Quick links:
 Latest Team Rankings
 Free Rivals Alerts
 Member Services
ShopMobileRadio RSSRivals.com Yahoo! Sports

October 11, 2010

Upon Further Review: Alabama at South Carolina

Chances are, when the University of Alabama football team watches the game film from Saturday's 35-21 loss at South Carolina, the players are going to be pretty upset - not just from losing, but how they lost.

Give the Gamecocks a lot of credit. The offense probably played its best game since Steve Spurrier arrived and the defense reaped the rewards of making the Crimson Tide offense one-dimensional.

But in order to beat Alabama, just about everything had to go right for the home team, like quarterback Stephen Garcia having the game of his life, and it did. Combined with the Tide's lack of defensive experience, maturity and breakdowns in all facets of the game the Gamecocks pulled off the biggest win in school history.

If Alabama rebounds well, it'll want another shot at South Carolina in the SEC Championship Game and do a better job of taking care of business, especially with better starts.

But the Tide's road to Atlanta just got a lot tougher, and for the first time since Week 10 of the 2008 season a non-SEC team sits atop of the polls.

Here are the awards:

Play of the game: The longest gain by either team was junior wide receiver Darius Hanks' 51-yard touchdown reception. He and Julio Jones lined up together on the right side and when Jones turned to the outside the safety incorrectly went with him to leave Hanks wide open for his career-longest play.

Players of the game: Jones quietly had a very good game with eight receptions for 118 yards and an impressive 8-yard touchdown catch, and junior defensive end Marcell Dareus had eight tackles, including four for a loss and a sack.

Statistic of the game: Alabama was 0-for-5 in third-down conversions in the second half, while South Carolina went 5-for-8. The Gamecocks also went 2-for-2 on fourth downs and were 4-for-4 in the red zone (28 points) while the Tide was 2-for-4 inside the 20 (10 points).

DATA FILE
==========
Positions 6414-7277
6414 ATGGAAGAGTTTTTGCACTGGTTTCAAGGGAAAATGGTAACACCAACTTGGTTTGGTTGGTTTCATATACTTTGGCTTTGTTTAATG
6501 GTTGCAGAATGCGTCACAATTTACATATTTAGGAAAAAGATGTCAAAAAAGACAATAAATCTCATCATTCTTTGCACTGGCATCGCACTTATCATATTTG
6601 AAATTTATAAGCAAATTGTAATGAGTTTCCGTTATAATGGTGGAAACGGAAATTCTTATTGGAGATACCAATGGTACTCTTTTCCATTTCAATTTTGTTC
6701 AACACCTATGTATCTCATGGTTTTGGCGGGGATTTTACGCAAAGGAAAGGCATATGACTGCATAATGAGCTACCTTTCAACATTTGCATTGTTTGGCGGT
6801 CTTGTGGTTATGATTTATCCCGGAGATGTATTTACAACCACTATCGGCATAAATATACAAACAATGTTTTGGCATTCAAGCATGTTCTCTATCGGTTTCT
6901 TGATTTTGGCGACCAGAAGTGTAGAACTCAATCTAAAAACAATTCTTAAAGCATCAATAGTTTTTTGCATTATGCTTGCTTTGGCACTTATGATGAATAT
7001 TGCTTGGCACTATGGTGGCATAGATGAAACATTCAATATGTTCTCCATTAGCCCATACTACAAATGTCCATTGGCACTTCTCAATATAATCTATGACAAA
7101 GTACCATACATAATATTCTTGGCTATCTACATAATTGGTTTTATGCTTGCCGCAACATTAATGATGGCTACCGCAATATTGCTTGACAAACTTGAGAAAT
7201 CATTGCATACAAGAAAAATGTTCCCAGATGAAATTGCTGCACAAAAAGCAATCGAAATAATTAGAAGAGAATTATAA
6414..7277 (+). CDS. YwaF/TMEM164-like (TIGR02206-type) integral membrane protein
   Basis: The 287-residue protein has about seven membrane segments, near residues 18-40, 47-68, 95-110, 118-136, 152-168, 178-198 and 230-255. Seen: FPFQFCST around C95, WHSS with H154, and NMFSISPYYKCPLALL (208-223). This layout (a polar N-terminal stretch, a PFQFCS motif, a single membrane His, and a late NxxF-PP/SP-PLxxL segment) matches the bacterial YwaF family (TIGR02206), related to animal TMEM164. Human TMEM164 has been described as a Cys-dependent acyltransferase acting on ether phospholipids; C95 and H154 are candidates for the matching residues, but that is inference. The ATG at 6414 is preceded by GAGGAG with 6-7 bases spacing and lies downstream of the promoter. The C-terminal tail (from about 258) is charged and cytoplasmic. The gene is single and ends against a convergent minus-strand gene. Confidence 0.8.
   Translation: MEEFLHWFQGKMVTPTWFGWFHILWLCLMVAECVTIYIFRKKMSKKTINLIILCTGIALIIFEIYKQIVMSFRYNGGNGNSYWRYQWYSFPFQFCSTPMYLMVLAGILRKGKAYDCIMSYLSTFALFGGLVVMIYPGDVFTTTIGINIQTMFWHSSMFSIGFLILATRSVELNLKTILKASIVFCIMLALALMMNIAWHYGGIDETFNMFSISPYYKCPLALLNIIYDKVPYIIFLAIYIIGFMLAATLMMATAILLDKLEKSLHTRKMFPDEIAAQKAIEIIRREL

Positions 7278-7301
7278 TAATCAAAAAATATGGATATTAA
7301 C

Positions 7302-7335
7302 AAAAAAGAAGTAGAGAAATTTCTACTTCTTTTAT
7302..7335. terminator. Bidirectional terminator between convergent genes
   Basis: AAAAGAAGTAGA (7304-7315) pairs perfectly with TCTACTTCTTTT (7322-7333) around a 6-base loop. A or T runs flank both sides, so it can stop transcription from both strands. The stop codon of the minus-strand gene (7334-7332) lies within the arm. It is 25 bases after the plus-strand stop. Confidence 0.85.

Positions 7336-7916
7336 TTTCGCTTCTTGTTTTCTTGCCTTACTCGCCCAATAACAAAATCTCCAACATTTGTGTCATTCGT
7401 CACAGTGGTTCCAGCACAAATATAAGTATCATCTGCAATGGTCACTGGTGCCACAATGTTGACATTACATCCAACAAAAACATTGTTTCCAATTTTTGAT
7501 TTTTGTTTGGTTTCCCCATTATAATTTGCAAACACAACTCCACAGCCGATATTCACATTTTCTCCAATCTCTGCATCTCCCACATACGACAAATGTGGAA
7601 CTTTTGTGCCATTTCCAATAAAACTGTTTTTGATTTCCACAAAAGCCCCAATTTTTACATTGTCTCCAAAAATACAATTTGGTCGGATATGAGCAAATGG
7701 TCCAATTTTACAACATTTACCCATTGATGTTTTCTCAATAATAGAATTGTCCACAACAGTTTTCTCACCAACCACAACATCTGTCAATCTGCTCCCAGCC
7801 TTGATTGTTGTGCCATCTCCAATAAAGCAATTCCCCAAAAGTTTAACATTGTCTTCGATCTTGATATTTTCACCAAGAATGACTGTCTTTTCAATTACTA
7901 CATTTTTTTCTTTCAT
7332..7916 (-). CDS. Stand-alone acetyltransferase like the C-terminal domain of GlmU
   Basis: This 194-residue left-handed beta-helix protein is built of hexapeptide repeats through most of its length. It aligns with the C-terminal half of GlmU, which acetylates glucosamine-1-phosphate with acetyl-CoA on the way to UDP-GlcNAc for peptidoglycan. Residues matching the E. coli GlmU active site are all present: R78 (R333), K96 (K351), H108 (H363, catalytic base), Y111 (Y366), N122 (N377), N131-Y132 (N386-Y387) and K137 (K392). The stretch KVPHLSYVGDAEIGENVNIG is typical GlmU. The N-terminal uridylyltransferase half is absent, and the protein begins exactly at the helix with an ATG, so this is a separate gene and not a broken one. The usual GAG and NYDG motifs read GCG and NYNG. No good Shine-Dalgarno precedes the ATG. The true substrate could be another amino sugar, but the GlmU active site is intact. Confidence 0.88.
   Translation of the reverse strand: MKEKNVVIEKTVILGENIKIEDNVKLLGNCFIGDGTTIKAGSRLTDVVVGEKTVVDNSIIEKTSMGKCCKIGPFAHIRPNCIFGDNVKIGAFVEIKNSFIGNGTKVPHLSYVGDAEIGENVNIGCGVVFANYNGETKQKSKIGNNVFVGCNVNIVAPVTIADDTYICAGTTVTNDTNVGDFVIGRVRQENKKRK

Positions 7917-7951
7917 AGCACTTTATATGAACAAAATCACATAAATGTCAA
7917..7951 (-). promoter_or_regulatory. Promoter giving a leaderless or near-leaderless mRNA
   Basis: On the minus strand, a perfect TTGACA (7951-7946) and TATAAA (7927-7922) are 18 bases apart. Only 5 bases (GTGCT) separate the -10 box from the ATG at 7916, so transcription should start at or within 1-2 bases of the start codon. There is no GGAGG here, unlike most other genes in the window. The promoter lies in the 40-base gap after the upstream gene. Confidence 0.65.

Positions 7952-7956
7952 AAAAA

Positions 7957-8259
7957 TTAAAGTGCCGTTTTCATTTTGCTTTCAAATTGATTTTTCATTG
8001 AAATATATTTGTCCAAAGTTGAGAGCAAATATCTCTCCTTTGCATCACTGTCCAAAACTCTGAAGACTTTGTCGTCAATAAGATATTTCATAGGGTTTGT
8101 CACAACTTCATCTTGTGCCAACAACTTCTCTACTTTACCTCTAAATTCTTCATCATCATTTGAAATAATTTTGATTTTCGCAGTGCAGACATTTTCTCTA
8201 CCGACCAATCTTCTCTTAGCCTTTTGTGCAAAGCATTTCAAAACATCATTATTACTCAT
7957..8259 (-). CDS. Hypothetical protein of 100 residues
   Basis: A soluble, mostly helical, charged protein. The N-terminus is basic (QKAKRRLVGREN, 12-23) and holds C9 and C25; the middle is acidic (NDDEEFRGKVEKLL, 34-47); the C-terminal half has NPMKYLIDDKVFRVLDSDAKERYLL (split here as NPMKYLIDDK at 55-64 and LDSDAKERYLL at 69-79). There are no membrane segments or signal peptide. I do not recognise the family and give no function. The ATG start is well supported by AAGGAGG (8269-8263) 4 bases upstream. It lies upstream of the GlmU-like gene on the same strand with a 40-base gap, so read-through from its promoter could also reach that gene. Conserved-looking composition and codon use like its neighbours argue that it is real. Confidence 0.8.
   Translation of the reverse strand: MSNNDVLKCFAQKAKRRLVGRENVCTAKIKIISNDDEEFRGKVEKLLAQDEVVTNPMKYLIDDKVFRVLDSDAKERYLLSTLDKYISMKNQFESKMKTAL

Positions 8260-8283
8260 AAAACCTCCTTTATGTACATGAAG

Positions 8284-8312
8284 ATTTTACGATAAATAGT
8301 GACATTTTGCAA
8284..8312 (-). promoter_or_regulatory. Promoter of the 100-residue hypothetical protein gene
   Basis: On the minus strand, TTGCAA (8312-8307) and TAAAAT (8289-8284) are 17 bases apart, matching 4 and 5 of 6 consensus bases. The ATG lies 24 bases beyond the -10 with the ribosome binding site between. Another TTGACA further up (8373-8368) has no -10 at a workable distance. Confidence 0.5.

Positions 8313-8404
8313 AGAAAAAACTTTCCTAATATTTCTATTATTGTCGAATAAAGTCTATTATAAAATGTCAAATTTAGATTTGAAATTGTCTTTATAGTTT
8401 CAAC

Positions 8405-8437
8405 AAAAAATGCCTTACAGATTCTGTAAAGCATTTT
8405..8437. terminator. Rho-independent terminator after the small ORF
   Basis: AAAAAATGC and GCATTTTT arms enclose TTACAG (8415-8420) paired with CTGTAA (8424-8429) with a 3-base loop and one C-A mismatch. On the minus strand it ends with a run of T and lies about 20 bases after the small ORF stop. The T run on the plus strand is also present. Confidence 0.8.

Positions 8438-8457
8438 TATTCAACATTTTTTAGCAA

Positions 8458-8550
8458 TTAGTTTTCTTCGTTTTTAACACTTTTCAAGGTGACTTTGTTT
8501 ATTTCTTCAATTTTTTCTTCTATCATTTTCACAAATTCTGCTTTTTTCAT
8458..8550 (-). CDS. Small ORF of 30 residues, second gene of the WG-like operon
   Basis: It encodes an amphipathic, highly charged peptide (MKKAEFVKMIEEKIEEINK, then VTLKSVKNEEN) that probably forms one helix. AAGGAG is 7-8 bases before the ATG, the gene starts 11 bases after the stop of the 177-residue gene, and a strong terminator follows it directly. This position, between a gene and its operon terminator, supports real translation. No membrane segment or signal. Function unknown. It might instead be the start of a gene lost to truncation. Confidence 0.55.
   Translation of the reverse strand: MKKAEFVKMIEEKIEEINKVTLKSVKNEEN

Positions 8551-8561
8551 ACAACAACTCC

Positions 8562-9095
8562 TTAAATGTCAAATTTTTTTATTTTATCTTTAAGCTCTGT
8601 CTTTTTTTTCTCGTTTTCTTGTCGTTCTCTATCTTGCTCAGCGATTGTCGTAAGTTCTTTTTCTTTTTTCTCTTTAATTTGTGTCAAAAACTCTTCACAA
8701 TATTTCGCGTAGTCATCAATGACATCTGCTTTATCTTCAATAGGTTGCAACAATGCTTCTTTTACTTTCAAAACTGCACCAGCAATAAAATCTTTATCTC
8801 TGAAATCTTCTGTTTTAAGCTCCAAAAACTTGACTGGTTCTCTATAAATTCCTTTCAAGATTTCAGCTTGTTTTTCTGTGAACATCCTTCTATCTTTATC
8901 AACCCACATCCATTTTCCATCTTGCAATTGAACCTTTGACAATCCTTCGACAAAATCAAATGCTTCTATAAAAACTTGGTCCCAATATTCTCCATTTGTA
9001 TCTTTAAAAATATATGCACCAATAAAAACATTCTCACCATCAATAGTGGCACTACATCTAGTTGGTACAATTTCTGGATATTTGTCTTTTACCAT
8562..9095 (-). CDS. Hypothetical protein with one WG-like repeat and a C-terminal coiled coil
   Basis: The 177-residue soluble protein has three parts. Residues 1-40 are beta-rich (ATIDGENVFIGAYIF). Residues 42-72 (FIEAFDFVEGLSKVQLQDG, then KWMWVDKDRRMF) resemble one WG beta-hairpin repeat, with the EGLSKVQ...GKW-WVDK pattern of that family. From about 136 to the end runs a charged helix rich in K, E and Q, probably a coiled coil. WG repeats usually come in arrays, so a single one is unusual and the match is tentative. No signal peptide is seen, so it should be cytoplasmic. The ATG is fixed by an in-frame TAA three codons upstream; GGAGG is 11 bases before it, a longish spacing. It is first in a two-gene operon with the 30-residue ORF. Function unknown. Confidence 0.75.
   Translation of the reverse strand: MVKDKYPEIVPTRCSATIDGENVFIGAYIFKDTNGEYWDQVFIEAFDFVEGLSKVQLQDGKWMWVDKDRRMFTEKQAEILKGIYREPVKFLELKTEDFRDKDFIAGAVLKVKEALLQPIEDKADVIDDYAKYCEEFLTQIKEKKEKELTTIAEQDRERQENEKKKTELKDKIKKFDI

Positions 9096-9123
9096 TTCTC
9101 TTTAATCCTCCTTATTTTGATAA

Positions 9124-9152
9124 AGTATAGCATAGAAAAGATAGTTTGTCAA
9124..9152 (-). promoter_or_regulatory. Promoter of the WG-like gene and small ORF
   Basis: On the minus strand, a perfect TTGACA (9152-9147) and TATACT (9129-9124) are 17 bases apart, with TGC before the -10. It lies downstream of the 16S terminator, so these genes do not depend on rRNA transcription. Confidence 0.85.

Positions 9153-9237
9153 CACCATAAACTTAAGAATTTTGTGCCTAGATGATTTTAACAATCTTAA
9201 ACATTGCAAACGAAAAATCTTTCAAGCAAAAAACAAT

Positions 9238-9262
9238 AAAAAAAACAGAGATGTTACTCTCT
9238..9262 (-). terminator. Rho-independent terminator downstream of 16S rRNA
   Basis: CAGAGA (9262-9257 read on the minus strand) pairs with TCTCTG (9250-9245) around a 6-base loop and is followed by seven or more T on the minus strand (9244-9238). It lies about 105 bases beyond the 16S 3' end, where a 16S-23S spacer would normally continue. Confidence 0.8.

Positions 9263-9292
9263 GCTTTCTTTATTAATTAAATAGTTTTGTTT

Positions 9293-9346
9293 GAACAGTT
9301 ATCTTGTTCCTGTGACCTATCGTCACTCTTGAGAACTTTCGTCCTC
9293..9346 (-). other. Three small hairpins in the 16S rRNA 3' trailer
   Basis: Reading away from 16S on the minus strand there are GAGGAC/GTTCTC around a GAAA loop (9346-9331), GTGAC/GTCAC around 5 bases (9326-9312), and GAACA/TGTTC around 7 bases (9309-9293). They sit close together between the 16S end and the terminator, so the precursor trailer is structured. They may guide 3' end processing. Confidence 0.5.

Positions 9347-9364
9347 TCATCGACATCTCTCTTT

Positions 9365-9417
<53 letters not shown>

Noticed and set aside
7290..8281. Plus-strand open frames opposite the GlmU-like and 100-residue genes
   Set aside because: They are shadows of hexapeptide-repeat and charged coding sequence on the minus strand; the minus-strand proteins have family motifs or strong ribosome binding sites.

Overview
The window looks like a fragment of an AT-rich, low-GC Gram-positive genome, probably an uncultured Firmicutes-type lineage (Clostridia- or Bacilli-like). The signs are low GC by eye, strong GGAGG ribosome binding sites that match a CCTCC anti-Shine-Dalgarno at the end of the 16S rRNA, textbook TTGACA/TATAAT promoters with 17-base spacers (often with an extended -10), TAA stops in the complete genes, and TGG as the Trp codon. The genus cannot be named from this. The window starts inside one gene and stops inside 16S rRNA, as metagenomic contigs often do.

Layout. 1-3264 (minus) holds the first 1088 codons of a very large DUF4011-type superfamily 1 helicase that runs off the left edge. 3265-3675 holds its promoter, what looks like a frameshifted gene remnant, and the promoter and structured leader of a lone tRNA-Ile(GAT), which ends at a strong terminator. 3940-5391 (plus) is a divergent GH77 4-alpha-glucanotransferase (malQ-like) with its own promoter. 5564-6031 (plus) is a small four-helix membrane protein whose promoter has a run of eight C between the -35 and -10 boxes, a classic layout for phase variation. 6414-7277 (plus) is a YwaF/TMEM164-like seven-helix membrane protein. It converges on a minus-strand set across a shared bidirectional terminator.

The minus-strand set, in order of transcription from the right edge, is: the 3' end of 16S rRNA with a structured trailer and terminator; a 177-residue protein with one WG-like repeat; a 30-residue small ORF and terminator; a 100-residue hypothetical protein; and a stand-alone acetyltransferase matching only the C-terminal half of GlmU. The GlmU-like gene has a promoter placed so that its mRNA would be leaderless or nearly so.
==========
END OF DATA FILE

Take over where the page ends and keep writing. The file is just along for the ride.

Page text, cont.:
Hit of the game: On third-and-3, South Carolina liked the one-one-one matchup of Alshon Jeffrey and freshman DeMarcus Milliner, but the cornerback did an excellent job of timing his hit to knock the ball out of the receiver's hands and to diving Will Lowery for the interception. Honorable mention goes to the local police force, which kept the field from being swarmed by celebrating fans.

Did you notice? Senior quarterback Greg McElroy set single-game career highs for completions (24), passing yards (315) and carries (12), and tied his career mark for attempts (34, Ole Miss 2009).

Here are 10 other notable things from Saturday's game:

The turning point: Although going for it on fourth-and-2 at the Alabama 33 in the first quarter (Garcia appeared to be stopped only to spin out of it and get the first down) was instrumental in South Carolina getting an early big lead, when Alabama pulled to within 21-14 early in the third quarter it had outgained the Gamecocks 208-140 and led in time of possession 24:36-10:47. After that point, running backs Mark Ingram and Trent Richardson combined to have just one carry.

Explosive plays: Alabama made seven explosive plays and three big plays, which was on par with what the defense gave up, six and four. As a reminder, Saban defines a big gain as a run of 16 yards or more or a pass of 21 yards or more, and an explosive play a run of 13 yards or more or a pass of 17 yards or more. It's a trend that's clearly a cause for concern after averaging more than eight big plays the first three games and fewer than three against three SEC opponents. For the first time this season the Tide didn't have a big running play.

The decision to start C.J. Mosley: The guess here is that the coaching staff thought it was time to throw the true freshman into the fire as a starter, but Spurrier went right at him on the opening touchdown drive that only lasted seven plays. The center came out to block him on the 9-yard touchdown pass to Marcus Lattimore out of the backfield (which was legal as long as the pass was competed short of the line of scrimmage), but when South Carolina ran the same play later in the game sophomore linebacker Dont'a Hightower was there to stop it. Mosley finished with five tackles but broke up no passes. Sophomore Nico Johnson replaced him at weakside near the end of the game when South Carolina was trying to run out the clock.

The passing game: Largely overlooked was Alabama's impressive touchdown drive just before halftime, when after junior Marquis Maze's 28-yard punt return McElroy guided the offense 41 yards on seven plays capped by Jones' nice touchdown catch to take advantage of a size mismatch. He also started the drive with a great 18-yard reception over the middle. At one stretch McElroy completed 17 of 19 attempts, with one of the incompletions a drop and the other the ball he tried to pull back, leading Spurrier called for a review. Overall, he completed 79 percent of his passes, to eight different receivers and had two balls dropped. He was 4-for-5 on third downs during the first half, three for first downs, 1-for-2 in the second half, and 5-for-7 in the red zone.